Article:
By Having Good Updating and Decommissioning Procedures

Protecting customers’ sensitive information is one of the most important things your business can do. If customers can’t trust you to protect its interests, they will look elsewhere to spend their dollars. Technology advances at such a rate that it is hard to keep up with IT security best-practice. But keep up we must.

Peoples Voice has published several blog posts with tips about information security for business owners and operators over the years. This post addresses two problem areas that are of particular concern to business owners and operators: old computers and software updates.

Why you care about how you dispose of old computers

If the cars parked outside their home garage and the revenue stream of storage companies suggest anything, it’s that we have a hard time knowing what to do with old stuff. Who knows when we might want to recover grandmother’s old couch? It might be worth something; it’s too big to move and there is no convenient way to dispose of it.

For some reason, we have no such angst when it’s time to replace a computer. There are plenty of charitable organizations who will be only too happy to take your old computer off your hands.

However, your old computer is far more valuable to your personal security than the old couch. You should never dispose of or donate a computer having its hard drive intact.

Just because you think it has little value doesn’t mean it actually has little value or that it won’t be used against you. Security expert Brian Krebs writes that “nearly every aspect of a hacked [or donated] computer and user’s online life can be and has been commoditized. If it has value and can be resold, you can be sure there is a service or product offered in the cybercriminal underground to monetize it.”

In the parlance of information security professionals, computer storage contains up to eight threat “vectors” or points at which your personal information could be stolen or used inappropriately. The bad guys would love to hack your computer so they could:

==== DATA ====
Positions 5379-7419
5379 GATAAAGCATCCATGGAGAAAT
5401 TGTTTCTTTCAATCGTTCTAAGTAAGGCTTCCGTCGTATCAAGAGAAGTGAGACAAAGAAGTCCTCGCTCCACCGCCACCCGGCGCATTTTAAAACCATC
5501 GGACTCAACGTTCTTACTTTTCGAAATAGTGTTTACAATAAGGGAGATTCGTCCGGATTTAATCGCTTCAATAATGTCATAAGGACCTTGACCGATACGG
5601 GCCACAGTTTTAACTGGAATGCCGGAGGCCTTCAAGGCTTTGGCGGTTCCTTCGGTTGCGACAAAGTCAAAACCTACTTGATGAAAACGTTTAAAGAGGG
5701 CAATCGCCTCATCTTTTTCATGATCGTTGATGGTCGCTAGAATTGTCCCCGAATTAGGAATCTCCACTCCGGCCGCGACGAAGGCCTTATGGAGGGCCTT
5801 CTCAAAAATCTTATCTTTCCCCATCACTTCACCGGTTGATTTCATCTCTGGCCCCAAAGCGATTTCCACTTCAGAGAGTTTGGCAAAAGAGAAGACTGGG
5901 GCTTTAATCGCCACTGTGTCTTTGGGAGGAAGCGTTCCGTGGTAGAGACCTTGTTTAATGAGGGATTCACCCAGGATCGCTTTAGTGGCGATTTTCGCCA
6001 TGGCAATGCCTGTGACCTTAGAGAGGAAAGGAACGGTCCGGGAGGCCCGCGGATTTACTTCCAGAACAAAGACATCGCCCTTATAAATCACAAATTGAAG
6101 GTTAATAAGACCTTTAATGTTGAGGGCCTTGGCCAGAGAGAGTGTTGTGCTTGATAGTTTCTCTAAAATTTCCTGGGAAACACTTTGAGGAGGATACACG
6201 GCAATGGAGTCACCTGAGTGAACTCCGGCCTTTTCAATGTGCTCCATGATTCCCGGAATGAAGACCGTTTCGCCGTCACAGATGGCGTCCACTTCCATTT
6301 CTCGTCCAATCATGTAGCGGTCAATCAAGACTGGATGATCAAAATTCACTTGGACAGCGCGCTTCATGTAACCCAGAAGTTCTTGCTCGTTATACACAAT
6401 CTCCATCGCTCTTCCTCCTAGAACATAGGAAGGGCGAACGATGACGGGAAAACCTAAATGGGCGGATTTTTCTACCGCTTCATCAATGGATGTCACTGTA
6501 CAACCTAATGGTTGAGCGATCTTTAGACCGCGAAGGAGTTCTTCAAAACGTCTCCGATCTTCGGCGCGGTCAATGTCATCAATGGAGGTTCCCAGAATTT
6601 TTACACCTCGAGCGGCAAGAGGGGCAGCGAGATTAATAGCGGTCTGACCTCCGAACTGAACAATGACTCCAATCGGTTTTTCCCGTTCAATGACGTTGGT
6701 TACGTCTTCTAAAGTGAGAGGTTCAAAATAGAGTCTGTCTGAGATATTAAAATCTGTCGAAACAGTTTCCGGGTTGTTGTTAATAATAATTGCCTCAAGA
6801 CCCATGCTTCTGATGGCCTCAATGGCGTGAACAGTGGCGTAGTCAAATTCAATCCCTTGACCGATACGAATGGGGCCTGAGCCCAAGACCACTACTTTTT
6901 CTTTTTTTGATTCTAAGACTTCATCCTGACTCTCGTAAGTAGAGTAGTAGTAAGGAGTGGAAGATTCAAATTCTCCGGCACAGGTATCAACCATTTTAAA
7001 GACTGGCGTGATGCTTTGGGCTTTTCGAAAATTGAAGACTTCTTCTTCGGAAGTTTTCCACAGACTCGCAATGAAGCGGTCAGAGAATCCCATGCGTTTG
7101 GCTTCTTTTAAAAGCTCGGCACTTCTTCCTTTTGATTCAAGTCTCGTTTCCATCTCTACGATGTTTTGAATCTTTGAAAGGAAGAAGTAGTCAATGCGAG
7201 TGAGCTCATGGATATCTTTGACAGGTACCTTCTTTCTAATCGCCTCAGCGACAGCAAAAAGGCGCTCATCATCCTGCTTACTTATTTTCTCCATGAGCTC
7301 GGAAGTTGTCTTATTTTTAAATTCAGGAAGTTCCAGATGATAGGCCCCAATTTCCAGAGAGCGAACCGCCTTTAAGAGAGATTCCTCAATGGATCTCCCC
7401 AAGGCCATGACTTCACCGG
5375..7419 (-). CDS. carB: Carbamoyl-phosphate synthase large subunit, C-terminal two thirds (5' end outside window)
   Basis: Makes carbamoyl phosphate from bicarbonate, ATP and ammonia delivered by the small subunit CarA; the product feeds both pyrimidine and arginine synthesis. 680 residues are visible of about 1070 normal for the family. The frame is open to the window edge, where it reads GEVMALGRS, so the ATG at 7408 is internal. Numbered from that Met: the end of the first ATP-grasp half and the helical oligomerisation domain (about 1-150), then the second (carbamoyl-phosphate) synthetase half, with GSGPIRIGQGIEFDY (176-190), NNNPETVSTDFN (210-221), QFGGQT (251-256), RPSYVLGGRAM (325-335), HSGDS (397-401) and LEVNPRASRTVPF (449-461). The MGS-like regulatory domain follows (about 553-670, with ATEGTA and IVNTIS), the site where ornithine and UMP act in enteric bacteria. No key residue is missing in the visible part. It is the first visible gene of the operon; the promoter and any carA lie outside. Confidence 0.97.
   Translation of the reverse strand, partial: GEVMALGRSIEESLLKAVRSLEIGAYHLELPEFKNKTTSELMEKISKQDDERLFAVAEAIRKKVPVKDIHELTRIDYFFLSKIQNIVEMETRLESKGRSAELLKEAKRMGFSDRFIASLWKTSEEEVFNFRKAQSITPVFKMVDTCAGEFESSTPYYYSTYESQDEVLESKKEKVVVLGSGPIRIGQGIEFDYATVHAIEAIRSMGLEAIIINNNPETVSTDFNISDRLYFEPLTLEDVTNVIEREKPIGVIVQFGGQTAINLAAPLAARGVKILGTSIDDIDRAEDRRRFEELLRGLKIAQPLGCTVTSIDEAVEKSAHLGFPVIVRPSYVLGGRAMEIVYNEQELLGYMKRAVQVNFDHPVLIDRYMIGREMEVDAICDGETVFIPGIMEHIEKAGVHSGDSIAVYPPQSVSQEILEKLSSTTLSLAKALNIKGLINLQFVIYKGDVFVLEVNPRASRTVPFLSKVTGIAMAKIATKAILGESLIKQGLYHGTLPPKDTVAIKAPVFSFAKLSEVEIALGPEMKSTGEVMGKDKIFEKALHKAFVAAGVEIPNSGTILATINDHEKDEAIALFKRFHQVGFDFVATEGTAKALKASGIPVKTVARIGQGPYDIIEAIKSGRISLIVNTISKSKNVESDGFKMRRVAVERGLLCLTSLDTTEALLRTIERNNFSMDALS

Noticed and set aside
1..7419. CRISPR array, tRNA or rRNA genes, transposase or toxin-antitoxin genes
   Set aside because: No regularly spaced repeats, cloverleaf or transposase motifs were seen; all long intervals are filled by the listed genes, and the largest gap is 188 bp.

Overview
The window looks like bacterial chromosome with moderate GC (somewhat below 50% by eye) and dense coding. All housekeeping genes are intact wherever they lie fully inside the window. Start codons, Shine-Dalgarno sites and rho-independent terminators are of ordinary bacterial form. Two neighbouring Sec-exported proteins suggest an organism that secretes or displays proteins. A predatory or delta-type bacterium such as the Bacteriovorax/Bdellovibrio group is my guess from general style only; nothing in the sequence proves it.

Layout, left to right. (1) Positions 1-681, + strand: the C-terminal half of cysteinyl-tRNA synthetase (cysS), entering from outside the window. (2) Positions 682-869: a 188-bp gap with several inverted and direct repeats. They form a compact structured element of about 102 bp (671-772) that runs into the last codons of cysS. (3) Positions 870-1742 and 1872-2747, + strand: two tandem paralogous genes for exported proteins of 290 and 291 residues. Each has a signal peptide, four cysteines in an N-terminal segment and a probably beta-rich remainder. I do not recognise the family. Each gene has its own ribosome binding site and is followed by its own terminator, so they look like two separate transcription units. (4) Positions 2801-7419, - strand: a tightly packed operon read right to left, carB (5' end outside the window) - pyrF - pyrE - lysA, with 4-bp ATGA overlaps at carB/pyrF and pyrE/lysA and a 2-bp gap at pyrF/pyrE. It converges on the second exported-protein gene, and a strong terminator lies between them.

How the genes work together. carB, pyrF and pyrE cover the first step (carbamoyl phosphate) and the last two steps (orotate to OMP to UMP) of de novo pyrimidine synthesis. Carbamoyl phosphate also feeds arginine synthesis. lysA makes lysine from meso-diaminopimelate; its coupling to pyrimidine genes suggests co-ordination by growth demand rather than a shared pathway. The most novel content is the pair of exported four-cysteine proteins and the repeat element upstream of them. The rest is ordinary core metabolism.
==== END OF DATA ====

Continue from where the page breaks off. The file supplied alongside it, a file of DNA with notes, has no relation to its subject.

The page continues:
• make it a web server for all sorts of really bad things (child porn, spam site, etc.)
  • execute email attacks using your cached personal or work email account; steal “virtual goods” such as online gaming assets, operating system license key, etc.;
  • hijack your reputation or personal ID using stored credentials (Facebook, LinkedIn, Twitter, Google, et al.);
  • collect account credentials (eBay, Amazon, Netflix, corporate servers, signed certificates);
  • use financial credentials to enrich themselves (bank account data, stock trade information, etc.)
  • disrupt internet operations via bot activity to guess account login passwords and user IDs;
  • seize control of important accounts or threaten public disclosure of secrets (hostage attacks)

Better to think defensively than to assume you will somehow escape a threat to you and your company. Such defensive thinking will lead you to destroy any hard drive before the computer is donated to charity or recycled.

Keep your software up to date to reduce threats. Here’s how.

The biggest threat to your computer’s security is its user. The second biggest threat to your computer’s security, however, comes from the installed operating system and software. The rule of thumb is “if installed, it should be up-to-date.

For Windows users, the current version is Windows 10. For Mac users, the current version is OS X El Capitan (macOS Sierra is coming in the Fall of 2016). So keep your operating system up-to-date.

Some complained about Microsoft’s aggressive Windows 10 upgrade efforts. The fact remains that past versions of Windows OS (Windows XP, Windows Vista, Windows 7, Windows 8.x) are known to be widely exploited to deliver up sensitive information. Microsoft has made a good-faith effort to protect users by creating the new OS free for any device running Windows and giving developers years to get their programs ready for Windows 10.

The more difficult process is keeping individual software applications current with updated patches and versions. Fortunately, there are very good tools to help. FileHippo’s App Manager is one free application that will keep your computer system up-to-date. Another solution is Secunia’s Personal Software Inspector. Both of these apps will alert you to when updates to 3rd party software are available.

Protect your assets by keeping computer operating systems and software up-to-date and by ensuring information storage is not inadvertently left intact when decommissioning the device(s).

Subscribe to this blog and watch for new posts about security!